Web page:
Highlighting the low representation of women in the Central Armed Police Forces, a parliamentary committee has asked the Union home ministry to take steps to encourage them to join the services, besides recommending a reservation for transgenders.
In its latest report, the panel said a policy may be explored for women officers to be given soft postings and not subject them to extremely strenuous working conditions.
The Department-Related Parliamentary Standing Committee on Personnel, Public Grievances, Law and Justice, headed by Bharatiya Janata Party MP Sushil Kumar Modi, said the representation of women personnel in the CAPFs and Assam Rifles is 3.76 per cent as on September 30, 2022.
'The Committee advocates that all necessary steps should be taken by MHA (Ministry of Home Affairs) to encourage women to join forces to the maximum possible extent. A major constraint that prevents women from joining forces is the difficult terrains and conditions in which they might have to work,' it said in its 131st report on the 'Review of Functioning of Recruitment Organisations of Government of India'.
So, a policy for women officers to be given soft postings and not subjecting them to extremely strenuous and difficult working conditions may be explored, unless required in extreme circumstances like war or armed rebellion, and that too when there is an absolute shortage of males who can be deployed by the forces, the report added.
'The Committee also recommends that some sort of reservation may also be given to transgenders. Steps may be taken to recruit transgenders as well so that they can be integrated well with mainstream society in near future,' it said.
On the 'imperative issue' of the minimal percentage of women in central forces, the panel said, 'As on today, only 3.65 per cent of vacancies for women have been filled till now.'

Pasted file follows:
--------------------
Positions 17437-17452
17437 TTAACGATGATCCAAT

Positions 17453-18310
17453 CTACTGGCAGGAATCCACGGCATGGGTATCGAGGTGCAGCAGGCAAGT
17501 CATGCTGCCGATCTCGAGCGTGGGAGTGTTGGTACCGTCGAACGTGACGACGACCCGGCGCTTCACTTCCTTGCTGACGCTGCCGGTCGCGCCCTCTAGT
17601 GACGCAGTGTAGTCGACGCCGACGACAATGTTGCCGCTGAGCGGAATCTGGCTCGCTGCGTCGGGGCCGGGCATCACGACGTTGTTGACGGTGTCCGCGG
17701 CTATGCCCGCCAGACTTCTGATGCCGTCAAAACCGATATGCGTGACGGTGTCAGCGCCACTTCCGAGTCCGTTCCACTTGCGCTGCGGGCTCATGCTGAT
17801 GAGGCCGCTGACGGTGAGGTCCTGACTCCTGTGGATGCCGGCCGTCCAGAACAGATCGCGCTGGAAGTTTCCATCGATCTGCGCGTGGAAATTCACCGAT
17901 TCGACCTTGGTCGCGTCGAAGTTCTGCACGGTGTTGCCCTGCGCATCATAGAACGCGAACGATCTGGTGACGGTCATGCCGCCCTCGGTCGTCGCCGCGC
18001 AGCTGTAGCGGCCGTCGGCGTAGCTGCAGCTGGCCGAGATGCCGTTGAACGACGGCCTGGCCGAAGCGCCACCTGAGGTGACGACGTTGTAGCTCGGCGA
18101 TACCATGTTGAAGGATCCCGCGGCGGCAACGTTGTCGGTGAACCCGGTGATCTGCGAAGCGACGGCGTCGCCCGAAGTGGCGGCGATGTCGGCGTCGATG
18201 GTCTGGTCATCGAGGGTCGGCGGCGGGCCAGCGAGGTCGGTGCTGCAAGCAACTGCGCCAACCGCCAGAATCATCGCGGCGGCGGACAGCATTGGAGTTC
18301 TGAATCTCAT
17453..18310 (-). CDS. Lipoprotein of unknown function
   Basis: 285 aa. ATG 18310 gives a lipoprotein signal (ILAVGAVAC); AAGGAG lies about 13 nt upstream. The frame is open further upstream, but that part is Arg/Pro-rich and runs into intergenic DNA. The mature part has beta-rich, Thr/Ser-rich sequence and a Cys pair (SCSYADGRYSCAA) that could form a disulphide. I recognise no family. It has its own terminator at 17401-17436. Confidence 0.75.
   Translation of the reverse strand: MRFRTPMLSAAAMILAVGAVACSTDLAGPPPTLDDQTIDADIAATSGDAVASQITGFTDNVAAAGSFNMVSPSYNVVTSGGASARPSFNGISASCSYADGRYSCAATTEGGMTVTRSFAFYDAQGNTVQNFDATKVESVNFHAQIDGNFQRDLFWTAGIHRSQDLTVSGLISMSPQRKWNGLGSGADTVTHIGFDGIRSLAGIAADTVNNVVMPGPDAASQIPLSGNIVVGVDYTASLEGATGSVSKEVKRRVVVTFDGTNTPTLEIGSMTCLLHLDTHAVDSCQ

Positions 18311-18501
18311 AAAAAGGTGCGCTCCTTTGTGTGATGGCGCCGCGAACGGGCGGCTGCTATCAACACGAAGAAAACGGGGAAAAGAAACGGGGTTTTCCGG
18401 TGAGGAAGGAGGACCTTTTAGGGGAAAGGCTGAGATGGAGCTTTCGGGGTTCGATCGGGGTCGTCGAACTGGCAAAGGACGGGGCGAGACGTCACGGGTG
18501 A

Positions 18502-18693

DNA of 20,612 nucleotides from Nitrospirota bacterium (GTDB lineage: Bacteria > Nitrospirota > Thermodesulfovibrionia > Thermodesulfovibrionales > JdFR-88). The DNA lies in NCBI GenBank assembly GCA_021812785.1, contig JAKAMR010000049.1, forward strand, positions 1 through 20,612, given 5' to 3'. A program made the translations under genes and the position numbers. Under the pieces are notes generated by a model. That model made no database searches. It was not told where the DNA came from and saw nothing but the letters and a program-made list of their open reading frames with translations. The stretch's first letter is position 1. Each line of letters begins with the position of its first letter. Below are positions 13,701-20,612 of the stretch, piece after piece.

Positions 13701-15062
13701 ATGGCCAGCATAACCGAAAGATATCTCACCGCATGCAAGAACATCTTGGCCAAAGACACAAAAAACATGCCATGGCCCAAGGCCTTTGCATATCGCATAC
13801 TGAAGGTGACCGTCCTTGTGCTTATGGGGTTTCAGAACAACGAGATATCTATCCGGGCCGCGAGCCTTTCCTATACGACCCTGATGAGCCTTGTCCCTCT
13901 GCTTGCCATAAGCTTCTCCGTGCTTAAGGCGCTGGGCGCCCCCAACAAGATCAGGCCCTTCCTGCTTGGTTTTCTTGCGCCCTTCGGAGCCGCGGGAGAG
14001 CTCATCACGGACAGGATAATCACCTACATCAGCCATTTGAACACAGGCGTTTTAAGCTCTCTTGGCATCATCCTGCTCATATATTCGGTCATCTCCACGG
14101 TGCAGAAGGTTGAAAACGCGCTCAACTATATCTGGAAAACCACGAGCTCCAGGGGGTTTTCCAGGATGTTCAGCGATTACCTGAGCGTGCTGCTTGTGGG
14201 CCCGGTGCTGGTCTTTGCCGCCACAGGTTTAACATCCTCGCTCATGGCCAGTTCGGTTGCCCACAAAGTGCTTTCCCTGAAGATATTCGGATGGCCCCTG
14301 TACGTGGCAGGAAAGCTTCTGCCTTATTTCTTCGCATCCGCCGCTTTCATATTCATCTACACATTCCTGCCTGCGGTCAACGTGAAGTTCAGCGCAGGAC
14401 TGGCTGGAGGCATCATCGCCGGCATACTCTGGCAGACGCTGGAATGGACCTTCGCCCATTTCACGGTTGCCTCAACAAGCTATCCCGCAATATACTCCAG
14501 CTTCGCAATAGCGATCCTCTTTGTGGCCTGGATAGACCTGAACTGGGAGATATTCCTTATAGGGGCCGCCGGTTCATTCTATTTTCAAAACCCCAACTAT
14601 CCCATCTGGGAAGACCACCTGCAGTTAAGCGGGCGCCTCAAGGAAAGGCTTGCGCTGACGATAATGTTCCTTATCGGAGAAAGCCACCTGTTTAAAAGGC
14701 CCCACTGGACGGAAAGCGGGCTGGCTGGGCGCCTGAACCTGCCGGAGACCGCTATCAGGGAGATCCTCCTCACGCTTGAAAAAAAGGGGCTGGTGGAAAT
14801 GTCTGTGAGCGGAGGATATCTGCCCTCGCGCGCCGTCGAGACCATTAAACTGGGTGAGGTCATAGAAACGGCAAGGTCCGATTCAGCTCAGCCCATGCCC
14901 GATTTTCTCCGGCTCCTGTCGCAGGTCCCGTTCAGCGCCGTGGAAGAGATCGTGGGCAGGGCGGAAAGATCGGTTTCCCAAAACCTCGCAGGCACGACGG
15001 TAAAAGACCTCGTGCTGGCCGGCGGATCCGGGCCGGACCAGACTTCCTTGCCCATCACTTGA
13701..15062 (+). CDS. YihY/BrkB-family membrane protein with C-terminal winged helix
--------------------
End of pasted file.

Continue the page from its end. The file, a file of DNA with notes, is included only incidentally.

In the BSF (Border Security Force) and the SSB (Sashastra Seema Bal), the representation of women is only 14 per cent to 15 per cent, in the CISF (Central Industrial Security Force), it is 6.35 per cent and in the ITBP (Indo Tibetan Border Police), it is 2.83 per cent, it said.
'So there are certain constraints which are preventing women from joining the forces,' the panel said in its report tabled in Parliament on Thursday.
It noted that there is no specific reservation for women in the CAPFs.
'However, in order to enhance the representation of women in CAPFs, in 2011, based on the recommendations of the Parliamentary Standing Committee on Empowerment of Women, directions were issued to bring the percentage of women in the forces to 5 per cent within 3 years,' the report said.
There were 34,278 women personnel posted in the CAPFs and AR as on September 30, 2022. Of these, 1,894 were in Assam Rifles, 7,470 in BSF, 9,316 in CISF, 9,427 in Central Reserve Police Force (CRPF), 2,514 in ITBP and 3,657 in SSB.
The panel also said that it is paramount to recruit the maximum number of youngsters from border districts and recommended a special drive for local youngsters of 'Chhattisgarh, Jharkhand, North Eastern states and Kashmir'.
'It should be ensured that the 25 per cent of reservation for areas affected by militancy/LWE (left wing extremism) and 25 per cent vacancies of border guarding forces allotted to border districts is fulfilled immediately so that the energy and talent of youth of these areas are channelized and they do not deviate toward extremism and terrorism,' it said.
The panel also emphasised the filling up of all vacancies on mission mode in central armed police forces and Assam Rifles.
There were 83,127 vacancies in the CAPFs and AR as on January 1, 2023.
Of these, 1,666 vacancies existed in AR, 19,987 in BSF, 19,475 in CISF, 29,283 in CRPF, 4,443 in ITBP and 8,273 in SSB, the report said.
'The Committee recommends that there has to be a robust mechanism to monitor how many people are retiring from forces, how many vacancies created and whether people have been appointed to the vacant posts, i.e. vacancies created should be filled regularly and backlogs to be avoided," it said.
All departments should be strictly directed at all places that they send details of vacancies well in time to the Home Ministry and "not take years and years to send the details of vacancies,' the report added.